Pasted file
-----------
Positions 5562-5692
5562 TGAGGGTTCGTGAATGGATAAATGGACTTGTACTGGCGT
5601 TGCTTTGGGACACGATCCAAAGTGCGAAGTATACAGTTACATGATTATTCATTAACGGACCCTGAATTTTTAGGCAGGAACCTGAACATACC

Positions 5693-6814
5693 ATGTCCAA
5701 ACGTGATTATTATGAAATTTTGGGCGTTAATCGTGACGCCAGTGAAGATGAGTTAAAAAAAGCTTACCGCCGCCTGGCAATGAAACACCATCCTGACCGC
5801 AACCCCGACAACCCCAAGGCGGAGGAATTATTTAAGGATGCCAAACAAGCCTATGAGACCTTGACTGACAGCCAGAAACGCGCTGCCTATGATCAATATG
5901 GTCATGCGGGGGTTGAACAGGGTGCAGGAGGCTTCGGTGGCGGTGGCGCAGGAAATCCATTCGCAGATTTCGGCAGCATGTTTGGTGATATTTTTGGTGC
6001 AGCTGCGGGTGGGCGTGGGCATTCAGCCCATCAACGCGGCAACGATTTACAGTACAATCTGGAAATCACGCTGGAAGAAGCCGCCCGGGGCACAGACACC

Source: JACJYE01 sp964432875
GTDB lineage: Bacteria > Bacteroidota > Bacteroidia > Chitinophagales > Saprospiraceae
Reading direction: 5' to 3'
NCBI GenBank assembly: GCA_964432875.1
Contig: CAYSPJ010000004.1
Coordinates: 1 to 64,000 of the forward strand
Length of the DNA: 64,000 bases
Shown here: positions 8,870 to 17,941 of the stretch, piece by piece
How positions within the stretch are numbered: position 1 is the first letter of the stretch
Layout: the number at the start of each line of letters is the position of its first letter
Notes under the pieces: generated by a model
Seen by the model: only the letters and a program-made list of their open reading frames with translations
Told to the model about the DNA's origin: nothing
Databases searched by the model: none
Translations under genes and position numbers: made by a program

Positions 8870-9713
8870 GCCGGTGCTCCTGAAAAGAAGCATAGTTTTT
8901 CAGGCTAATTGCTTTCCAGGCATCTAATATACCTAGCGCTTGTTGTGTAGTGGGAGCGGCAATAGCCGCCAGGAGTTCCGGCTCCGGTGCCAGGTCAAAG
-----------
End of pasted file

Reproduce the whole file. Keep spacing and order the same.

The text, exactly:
Positions 5562-5692
5562 TGAGGGTTCGTGAATGGATAAATGGACTTGTACTGGCGT
5601 TGCTTTGGGACACGATCCAAAGTGCGAAGTATACAGTTACATGATTATTCATTAACGGACCCTGAATTTTTAGGCAGGAACCTGAACATACC

Positions 5693-6814
5693 ATGTCCAA
5701 ACGTGATTATTATGAAATTTTGGGCGTTAATCGTGACGCCAGTGAAGATGAGTTAAAAAAAGCTTACCGCCGCCTGGCAATGAAACACCATCCTGACCGC
5801 AACCCCGACAACCCCAAGGCGGAGGAATTATTTAAGGATGCCAAACAAGCCTATGAGACCTTGACTGACAGCCAGAAACGCGCTGCCTATGATCAATATG
5901 GTCATGCGGGGGTTGAACAGGGTGCAGGAGGCTTCGGTGGCGGTGGCGCAGGAAATCCATTCGCAGATTTCGGCAGCATGTTTGGTGATATTTTTGGTGC
6001 AGCTGCGGGTGGGCGTGGGCATTCAGCCCATCAACGCGGCAACGATTTACAGTACAATCTGGAAATCACGCTGGAAGAAGCCGCCCGGGGCACAGACACC

Source: JACJYE01 sp964432875
GTDB lineage: Bacteria > Bacteroidota > Bacteroidia > Chitinophagales > Saprospiraceae
Reading direction: 5' to 3'
NCBI GenBank assembly: GCA_964432875.1
Contig: CAYSPJ010000004.1
Coordinates: 1 to 64,000 of the forward strand
Length of the DNA: 64,000 bases
Shown here: positions 8,870 to 17,941 of the stretch, piece by piece
How positions within the stretch are numbered: position 1 is the first letter of the stretch
Layout: the number at the start of each line of letters is the position of its first letter
Notes under the pieces: generated by a model
Seen by the model: only the letters and a program-made list of their open reading frames with translations
Told to the model about the DNA's origin: nothing
Databases searched by the model: none
Translations under genes and position numbers: made by a program

Positions 8870-9713
8870 GCCGGTGCTCCTGAAAAGAAGCATAGTTTTT
8901 CAGGCTAATTGCTTTCCAGGCATCTAATATACCTAGCGCTTGTTGTGTAGTGGGAGCGGCAATAGCCGCCAGGAGTTCCGGCTCCGGTGCCAGGTCAAAG